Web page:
I’m seeing a certain amount of anxiety over the threat South Carolina poses in the SEC East this season. Lots of focus on their players and the schedule, but there’s one thing I’m not seeing addressed in the comments here.
“It’s something we chart every day,” Muschamp said. “(Defensive coordinator Travaris Robinson) and our defensive staff do a fantastic job of coaching turnovers and emphasizing turnovers, we have not gotten the ball out well this spring at all.”
The Gamecocks led the SEC and were tied for ninth in the nation last year with 28 takeaways (14 interceptions, 14 fumbles). Their plus-11 turnover margin was second in the SEC and tied for 13th in the nation.
Before you pooh-pah this, you might want to consider the role turnover margin played for Boom during his Florida tenure. Here’s how that broke down over his last three seasons:
Florida’s record those three seasons? 11-2, 4-8 and 6-5, respectively. Pretty solid correlation there.
I would say that Agent Muschamp is working with a thinner margin for error in Columbia than he was in Gainesville — lower level of talent and a much more formidable Georgia team. Maybe somebody can explain why regression to the mean won’t hurt the ‘Cocks this season as much as it did the Gators in 2013.
We’ve all taken pride in how many Georgia players are active on the professional level, so this comes as something of a surprise.
Top producers of 1st/2nd-round NFL draft picks since 2009: 1. Alabama (37), 2. Ohio State (24), T-3. Florida and Florida State (21), 5. LSU (18), 6. USC (17), T-7. Clemson and Notre Dame (15), 9. North Carolina (13), T-10. Oregon, Stanford and Washington (12).
Some traditional college football blue bloods have failed to reach double digits in 1st/2nd-round NFL draft picks produced since 2009 — Georgia and Penn State (9), Tennessee (8), Miami, Michigan and Texas (7), Auburn and Nebraska (6).
Fans, please give a warm Georgia welcome to the Indiana State Sycamores, a proud member of the Missouri Valley Conference, who have just been added to the 2023 home schedule for the low, low price of $500,000.00. They’re coming off a helluva season, too!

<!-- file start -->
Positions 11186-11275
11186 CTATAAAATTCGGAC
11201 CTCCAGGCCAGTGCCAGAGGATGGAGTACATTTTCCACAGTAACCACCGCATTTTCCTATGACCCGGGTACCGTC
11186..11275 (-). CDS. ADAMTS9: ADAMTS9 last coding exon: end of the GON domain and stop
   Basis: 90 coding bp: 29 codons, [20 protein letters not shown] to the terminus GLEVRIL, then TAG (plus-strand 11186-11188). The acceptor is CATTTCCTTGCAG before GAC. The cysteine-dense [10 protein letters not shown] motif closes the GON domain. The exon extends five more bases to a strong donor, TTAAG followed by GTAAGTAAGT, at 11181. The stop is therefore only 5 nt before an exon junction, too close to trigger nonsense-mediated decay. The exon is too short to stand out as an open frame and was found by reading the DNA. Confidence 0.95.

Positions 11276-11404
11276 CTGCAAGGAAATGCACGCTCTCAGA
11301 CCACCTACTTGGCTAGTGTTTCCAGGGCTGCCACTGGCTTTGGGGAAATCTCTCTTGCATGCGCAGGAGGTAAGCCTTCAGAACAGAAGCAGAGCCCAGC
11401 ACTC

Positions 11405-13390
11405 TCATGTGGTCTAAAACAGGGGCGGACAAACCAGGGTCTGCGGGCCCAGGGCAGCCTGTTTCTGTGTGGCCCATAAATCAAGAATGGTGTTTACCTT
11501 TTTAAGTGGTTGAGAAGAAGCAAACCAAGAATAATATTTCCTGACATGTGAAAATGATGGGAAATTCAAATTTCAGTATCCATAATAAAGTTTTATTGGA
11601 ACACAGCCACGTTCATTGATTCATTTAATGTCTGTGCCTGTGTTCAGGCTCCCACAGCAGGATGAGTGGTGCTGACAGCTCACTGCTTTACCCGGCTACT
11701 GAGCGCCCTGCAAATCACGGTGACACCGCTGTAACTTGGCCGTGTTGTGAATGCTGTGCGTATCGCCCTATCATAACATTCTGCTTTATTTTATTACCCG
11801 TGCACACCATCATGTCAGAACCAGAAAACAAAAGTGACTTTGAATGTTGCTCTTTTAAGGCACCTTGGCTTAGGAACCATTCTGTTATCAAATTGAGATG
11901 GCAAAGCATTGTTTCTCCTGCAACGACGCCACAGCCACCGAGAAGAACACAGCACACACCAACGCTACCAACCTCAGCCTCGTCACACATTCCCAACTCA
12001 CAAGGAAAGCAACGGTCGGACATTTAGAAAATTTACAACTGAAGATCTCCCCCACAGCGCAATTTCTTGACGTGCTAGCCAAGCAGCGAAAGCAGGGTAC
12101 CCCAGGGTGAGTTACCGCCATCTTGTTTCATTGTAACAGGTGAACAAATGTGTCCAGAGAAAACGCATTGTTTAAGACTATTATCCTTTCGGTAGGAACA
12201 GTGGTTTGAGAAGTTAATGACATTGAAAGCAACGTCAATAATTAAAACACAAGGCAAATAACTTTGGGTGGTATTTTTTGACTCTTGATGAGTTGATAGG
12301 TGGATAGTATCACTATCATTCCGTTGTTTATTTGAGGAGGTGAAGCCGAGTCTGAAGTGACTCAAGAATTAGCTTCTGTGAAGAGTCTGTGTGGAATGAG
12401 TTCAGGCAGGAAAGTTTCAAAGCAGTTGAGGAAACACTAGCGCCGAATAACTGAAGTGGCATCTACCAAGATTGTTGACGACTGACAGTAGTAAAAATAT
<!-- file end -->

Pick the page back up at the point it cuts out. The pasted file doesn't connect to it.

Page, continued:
In their first season under new head coach Curt Mallory, the Sycamores finished winless at 0-11 and 0-8 in conference play.
The tradition continues.
Georgia now has four FCS opponents on their future schedules. The Bulldogs are set to host Austin Peay in 2018, Murray State in 2019, ETSU in 2020, and Indiana State in 2023.
Like it or not, it’s safe to say we now live in a College Football Playoff world. Georgia played for a national title last season and it’s only fair to wonder what 2018 holds out for the program in that regard. Pete Fiutak warns us that our Dawgs are likely to be the last team out.
The Bulldogs are loaded again for another amazing run, and they’ll be among the four best teams in college football, but the problem might just be the two-loss barrier that no team has cracked so far to get into the CFP.
On talent alone, Georgia deserves to be considered the preseason No. 1, or 1A, or 1B next to some of the other big boys. However, it has to start over at linebacker, has to replace the NFL running back tandem of Nick Chubb and Sony Michel, and has just enough key losses in other positions to be annoying.
They’ll be in the thick of the chase all season long, but it’ll likely come down to the SEC Championship for one of those four spots. So give the Dawgs this caveat for the fifth spot; the winner in Atlanta will be in, and they’ll at least be playing for the trip…
Why They’ll Miss Out On The College Football Playoff
The SEC East isn’t going to be so blessed miserable this year.
That’s not to say Georgia wouldn’t have rolled through last year’s division schedule no matter what, but in 2017 …
Florida … bad and boring.
Tennessee … bad and weird.
Missouri … bad and couldn’t beat a good team.
Vanderbilt … bad and Vanderbilt.
South Carolina was solid, but it’ll be better this year, and that’s an issue.
The schedule isn’t horrible – Georgia Tech is the only worrisome non-conference game – but with road games at South Carolina and LSU, and with Florida stronger and Auburn to deal with, lose once, and then there won’t be any margin for error.
What’s Really Going To Happen?
Georgia will lose once along the way. Just watch out for that South Carolina game to open up the SEC season.
Unlike 2017 Alabama, the Bulldogs won’t catch the mega-break of not having to go to the SEC Championship. At 11-1, they’d be in. At 11-2 with an SEC title game loss to the Crimson Tide, they’re out.